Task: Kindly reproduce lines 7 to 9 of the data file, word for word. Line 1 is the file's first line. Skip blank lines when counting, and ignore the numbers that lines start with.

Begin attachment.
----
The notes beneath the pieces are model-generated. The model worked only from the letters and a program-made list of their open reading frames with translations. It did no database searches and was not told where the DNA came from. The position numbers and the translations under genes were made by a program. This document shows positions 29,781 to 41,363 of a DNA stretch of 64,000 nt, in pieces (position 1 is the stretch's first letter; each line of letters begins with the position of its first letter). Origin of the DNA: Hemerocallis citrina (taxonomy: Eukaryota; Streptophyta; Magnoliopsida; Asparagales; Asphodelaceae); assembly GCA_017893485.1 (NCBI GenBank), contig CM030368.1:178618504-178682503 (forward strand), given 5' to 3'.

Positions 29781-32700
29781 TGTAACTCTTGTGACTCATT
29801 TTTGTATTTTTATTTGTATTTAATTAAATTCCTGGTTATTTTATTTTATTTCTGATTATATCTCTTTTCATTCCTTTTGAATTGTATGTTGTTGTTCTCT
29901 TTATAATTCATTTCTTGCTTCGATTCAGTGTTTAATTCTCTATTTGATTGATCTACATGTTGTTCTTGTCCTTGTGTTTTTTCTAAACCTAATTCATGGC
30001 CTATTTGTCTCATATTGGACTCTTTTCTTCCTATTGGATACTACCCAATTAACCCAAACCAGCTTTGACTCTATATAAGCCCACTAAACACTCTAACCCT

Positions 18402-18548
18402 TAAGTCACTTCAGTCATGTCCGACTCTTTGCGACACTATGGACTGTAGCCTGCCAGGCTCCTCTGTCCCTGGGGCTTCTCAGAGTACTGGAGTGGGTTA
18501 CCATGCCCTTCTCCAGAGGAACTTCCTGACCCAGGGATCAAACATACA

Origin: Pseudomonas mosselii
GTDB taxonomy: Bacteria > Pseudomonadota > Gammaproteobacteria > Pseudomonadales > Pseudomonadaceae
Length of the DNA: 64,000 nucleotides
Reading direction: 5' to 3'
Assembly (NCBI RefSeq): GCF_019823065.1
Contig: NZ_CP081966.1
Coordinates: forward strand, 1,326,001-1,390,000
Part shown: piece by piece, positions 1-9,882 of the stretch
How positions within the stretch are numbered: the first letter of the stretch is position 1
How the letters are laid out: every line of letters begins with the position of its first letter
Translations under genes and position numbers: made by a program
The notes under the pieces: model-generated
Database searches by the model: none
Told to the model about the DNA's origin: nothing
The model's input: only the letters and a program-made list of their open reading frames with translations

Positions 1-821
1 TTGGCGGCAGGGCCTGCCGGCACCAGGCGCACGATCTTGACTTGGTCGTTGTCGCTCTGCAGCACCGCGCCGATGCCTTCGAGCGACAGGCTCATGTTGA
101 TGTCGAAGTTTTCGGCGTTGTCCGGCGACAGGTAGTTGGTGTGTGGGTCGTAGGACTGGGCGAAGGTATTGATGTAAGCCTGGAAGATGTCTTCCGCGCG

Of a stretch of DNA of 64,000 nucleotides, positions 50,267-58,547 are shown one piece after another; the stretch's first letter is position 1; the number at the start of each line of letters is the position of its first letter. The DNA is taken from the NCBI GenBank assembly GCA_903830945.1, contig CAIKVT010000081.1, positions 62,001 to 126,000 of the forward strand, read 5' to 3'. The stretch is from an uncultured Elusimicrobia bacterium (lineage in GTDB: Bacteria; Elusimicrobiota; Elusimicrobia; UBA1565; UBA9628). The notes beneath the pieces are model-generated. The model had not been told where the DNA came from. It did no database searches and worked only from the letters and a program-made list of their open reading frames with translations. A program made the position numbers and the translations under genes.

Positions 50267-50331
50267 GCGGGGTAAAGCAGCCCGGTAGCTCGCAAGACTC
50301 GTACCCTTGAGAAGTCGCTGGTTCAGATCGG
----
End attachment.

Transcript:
Positions 18402-18548
18402 TAAGTCACTTCAGTCATGTCCGACTCTTTGCGACACTATGGACTGTAGCCTGCCAGGCTCCTCTGTCCCTGGGGCTTCTCAGAGTACTGGAGTGGGTTA
18501 CCATGCCCTTCTCCAGAGGAACTTCCTGACCCAGGGATCAAACATACA